I'm using Keras with Tensorflow as backend.

I am trying to save a model in my main process and then load/run (i.e. call model.predict) within another process.

I'm currently just trying the naive approach from the docs to save/load the model: https://keras.io/getting-started/faq/#how-can-i-save-a-keras-model.
So basically:

  1. model.save() in main process
  2. model = load_model() in child process
  3. model.predict() in child process

However, it simply hangs on the load_model call.

Searching around I've discovered this potentially related answer suggesting that Keras can only be utilized in one process: using multiprocessing with theano but am unsure if this is true (can't seem to find much on this).

Is there a way to accomplish my goal? A high level description or short example is greatly appreciated.

Note: I've attempted approaches along the lines of passing a graph to the process but failed since it seems tensorflow graphs aren't pickable (related SO post for that here: Tensorflow: Passing a session to a python multiprocess). If there is indeed a way to pass the tensorflow graph/model to the child process then I am open to that as well.



From my experience - the problem lies in loading Keras to one process and then spawning a new process when the keras has been loaded to your main environment. But for some applications (like e.g. training a mixture of Kerasmodels) it's simply better to have all of this things in one process. So what I advise is the following (a little bit cumbersome - but working for me) approach:

  1. DO NOT LOAD KERAS TO YOUR MAIN ENVIRONMENT. If you want to load Keras / Theano / TensorFlow do it only in the function environment. E.g. don't do this:

    import keras
    def training_function(...):

    but do the following:

    def training_function(...):
        import keras
  2. Run work connected with each model in a separate process: I'm usually creating workers which are making the job (like e.g. training, tuning, scoring) and I'm running them in separate processes. What is nice about it that whole memory used by this process is completely freed when your process is done. This helps you with loads of memory problems which you usually come across when you are using multiprocessing or even running multiple models in one process. So this looks e.g. like this:

    def _training_worker(train_params):
        import keras
        model = obtain_model(train_params)
    def train_new_model(train_params):
        training_process = multiprocessing.Process(target=_training_worker, args = train_params)

Different approach is simply preparing different scripts for different model actions. But this may cause memory errors especially when your models are memory consuming. NOTE that due to this reason it's better to make your execution strictly sequential.

  • Marcin, thanks so much for you answer. Side Question: the SO question above stems from my desire to parallelize prediction for one model across multiple gpus. I had asked an SO question about this a little while ago with no luck: stackoverflow.com/questions/42409884/…. Would you mind taking a crack at it? Thank you in advance. Let me know if more detail is needed.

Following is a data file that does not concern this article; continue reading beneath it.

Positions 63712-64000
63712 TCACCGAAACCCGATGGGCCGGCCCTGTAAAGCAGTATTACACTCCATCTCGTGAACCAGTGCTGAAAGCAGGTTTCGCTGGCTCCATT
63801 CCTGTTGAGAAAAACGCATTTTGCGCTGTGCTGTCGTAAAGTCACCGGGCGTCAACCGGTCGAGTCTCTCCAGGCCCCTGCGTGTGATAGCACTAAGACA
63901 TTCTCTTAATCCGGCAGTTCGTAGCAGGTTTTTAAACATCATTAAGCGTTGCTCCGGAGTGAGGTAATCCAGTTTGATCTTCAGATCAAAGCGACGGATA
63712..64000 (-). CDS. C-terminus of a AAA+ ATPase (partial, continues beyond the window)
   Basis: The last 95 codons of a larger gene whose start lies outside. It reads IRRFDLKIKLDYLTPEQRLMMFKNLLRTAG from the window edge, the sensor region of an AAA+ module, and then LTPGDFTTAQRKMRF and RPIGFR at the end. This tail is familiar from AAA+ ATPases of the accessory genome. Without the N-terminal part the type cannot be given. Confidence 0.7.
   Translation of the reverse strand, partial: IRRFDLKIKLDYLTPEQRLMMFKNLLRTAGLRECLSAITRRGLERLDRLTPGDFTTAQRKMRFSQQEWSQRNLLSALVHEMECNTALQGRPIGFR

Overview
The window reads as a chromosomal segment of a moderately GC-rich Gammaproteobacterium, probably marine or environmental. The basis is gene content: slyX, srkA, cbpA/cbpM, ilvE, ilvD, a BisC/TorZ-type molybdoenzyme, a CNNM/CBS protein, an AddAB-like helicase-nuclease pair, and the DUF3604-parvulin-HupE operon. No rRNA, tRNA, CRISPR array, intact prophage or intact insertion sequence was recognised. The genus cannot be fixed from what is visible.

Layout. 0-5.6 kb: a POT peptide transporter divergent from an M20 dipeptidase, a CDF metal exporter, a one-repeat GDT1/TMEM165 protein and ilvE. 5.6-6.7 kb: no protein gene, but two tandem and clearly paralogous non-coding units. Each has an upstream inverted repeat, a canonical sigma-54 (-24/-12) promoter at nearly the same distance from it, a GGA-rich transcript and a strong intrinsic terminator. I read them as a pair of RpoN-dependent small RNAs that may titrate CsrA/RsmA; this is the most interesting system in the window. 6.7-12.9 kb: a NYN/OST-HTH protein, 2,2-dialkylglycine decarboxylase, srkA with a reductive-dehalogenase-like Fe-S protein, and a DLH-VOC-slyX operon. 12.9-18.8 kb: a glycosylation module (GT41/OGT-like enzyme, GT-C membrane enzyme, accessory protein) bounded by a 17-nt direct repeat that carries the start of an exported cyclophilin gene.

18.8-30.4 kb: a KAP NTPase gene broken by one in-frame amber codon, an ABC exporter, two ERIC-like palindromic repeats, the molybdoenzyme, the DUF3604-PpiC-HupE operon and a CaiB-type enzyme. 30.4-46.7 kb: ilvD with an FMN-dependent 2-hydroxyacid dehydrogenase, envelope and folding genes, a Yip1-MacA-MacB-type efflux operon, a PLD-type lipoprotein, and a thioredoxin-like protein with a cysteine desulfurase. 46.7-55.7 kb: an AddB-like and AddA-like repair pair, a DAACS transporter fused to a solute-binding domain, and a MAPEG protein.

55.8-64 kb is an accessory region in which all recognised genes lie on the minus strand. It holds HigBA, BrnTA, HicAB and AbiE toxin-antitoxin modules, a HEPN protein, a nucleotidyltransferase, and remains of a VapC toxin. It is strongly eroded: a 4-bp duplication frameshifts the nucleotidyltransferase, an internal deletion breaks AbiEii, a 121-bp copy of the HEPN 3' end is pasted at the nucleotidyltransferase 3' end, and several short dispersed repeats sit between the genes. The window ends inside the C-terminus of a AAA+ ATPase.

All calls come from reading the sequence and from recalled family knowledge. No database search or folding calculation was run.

– John Cast
    Feb 28 '17 at 22:24
  • I'll have a look. This is something which I'm also interested in - but I haven't implemented such solution yet. I implemented a deamon like process which is receiving a image to process by a mixture of keras deep CNNs and this is where my example comes from. Feb 28 '17 at 22:33
  • Creating child process didn't helped me with this issue. When I interrupted keras model fitting I got a lot of hanging processes. During investigation I find out that multiprocessing pool wasn't wrapped with try-except and pool termination. github.com/keras-team/keras/blob/master/keras/utils/… I think it is the issue in keras but I'm not sure Jun 14 '18 at 11:04

I created one simple example to show how to run Keras model in multiple processes with multiple gpus. Hope this sample could help you. https://github.com/yuanyuanli85/Keras-Multiple-Process-Prediction


I created a decorator that fixed my code.

from multiprocessing import Pipe, Process

def child_process(func):
    """Makes the function run as a separate process."""
    def wrapper(*args, **kwargs):
        def worker(conn, func, args, kwargs):
            conn.send(func(*args, **kwargs))
        parent_conn, child_conn = Pipe()
        p = Process(target=worker, args=(child_conn, func, args, kwargs))
        ret = parent_conn.recv()
        return ret
return wrapper

def keras_stuff():
    """ Keras stuff here"""
  • There's a lot going on in this. The first thing is creating a decorator in python, this lets me make new functions with similar behaviors. For this decorator that behavior is running as a child process. Read more here if you haven't made a decorator before: realpython.com/primer-on-python-decorators Other than that the worker function simply executes the decorated function, func by using python multiprocessing. This code waits for the child process to complete before continuing. Go here to learn more about multiprocessing: docs.python.org/3/library/multiprocessing.html
    – Mark
    Jul 6 '20 at 16:50

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